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Ebola drug supplies wiped out worldwide


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(NaturalNews) There are no more supplies of an experimental Ebola drug that has shown some possible effectiveness, and there will not be for months. The announcement was made by doctors treating Manuel Garcia Viejo, a Spanish missionary priest who was flown back to Spain for treatment after being diagnosed with Ebola.

Ebola is a viral disease transmitted by close contact with bodily fluids such as blood, diarrhea and vomit. It is fatal in 60-90 percent of cases, often causing massive bleeding. So far, more than 2,800 people have died in the ongoing Ebola epidemic in West Africa -- a greater death toll than all previous Ebola outbreaks combined, according to the World Health Organization (WHO).

Months needed to make more

Garcia was the medical director of the San Juan de Dios Hospital in Lunsar, Sierra Leone. He is the second Spanish missionary to contract the disease; priest Miguel Pajares was flown from Liberia to Spain on August 7, but died five days later.

Pajares was among seven humans to date to be treated with the experimental drug ZMapp, and one of two to die in spite of the treatment. These seven treatments wiped out supplies of the drug.

According to the manufacturer, San Diego-based Mapp Biopharmaceutical, it currently takes months to manufacture even a small batch of the drug. This means that the treatment will not be available to most of the 20,000 people who are predicted to contract Ebola over the next few months.

ZMapp has not yet undergone clinical trials for its effectiveness in human beings; only the severity of the current outbreak led to its experimental use. But according to a study published in the journal Nature on August 29, the drug was 100 percent effective at curing the disease in a recent trial performed on 18 rhesus macaques, if given within five days of infection.

"The level of improvement was beyond my own expectation, I was quite surprised that the best combination would rescue animals as far as day five," said researcher Dr. Gary Kobinger of the Public Health Agency of Canada. "What was very exceptional is that we could rescue some of the animals that had advanced disease."

Because the disease progresses more slowly in humans, the researchers have speculated that ZMapp might work as late as nine to 11 days after infection. But without clinical trials, its effectiveness in humans will remain unknown.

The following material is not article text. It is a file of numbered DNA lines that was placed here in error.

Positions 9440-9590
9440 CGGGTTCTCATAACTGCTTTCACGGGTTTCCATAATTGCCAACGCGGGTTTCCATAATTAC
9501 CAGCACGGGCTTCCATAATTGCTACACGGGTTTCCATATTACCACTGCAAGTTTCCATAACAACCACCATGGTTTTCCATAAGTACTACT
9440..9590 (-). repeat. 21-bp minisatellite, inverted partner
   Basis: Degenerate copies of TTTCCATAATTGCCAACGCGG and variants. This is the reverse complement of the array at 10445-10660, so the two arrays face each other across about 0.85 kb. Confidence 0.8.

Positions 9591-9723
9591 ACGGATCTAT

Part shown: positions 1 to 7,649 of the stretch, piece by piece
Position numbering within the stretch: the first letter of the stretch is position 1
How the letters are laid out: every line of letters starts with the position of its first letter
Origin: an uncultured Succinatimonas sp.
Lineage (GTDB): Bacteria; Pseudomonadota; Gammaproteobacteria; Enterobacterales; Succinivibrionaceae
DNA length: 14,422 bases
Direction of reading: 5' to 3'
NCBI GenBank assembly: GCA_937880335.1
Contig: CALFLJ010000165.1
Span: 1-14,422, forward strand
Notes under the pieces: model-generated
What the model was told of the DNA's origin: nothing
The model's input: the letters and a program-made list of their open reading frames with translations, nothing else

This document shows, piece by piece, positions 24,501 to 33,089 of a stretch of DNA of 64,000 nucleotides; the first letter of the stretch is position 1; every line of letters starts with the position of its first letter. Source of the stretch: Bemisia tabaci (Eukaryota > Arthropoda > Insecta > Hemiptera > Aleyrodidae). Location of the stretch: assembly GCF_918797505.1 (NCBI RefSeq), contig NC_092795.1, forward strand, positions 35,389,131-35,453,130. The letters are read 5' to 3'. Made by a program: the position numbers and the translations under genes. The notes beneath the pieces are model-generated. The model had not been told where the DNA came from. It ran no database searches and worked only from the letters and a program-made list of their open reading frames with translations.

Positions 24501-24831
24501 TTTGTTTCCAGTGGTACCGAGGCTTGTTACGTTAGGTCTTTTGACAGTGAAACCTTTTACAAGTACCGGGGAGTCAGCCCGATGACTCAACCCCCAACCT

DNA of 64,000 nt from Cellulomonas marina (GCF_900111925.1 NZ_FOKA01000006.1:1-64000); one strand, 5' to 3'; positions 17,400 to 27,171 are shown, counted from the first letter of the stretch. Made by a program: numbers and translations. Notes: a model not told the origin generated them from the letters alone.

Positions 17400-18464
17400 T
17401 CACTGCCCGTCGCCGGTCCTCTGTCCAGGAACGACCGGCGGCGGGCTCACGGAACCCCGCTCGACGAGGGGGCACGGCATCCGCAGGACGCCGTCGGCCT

"We know there is a point of no return where there is too much damage to major organs, so there's a limit," Dr. Kobinger said.

Not yet tested in humans

Like other experimental Ebola drugs, ZMapp consists of a combination of antibodies (in this case, three) designed to stimulate the body's immune system to attack the infection.

"This is an incredible improvement on those earlier cocktails, to have 100% clearance and most importantly that clearance when they've started to show outward signs of infection," said virologist Jonathan Ball of the University of Nottingham, who was not involved in the study.

In response to the promising animal study, the U.S. Department of Health and Human Services announced on September 3 that it would award to Mapp Biopharmaceutical $24.9 million to manufacture more supplies of ZMapp, plus another $17.4 million to put the drug through the clinical trials required to receive FDA approval.

"I never thought that 40 years after I encountered the first Ebola outbreak, this disease would still be taking lives on such a devastating scale," said Peter Piot, director of the London School of Hygiene and Tropical Medicine.

"It is now critical that human trials start as soon as possible."

Learn all these details and more at the FREE online Pandemic Preparedness course at www.BioDefense.com







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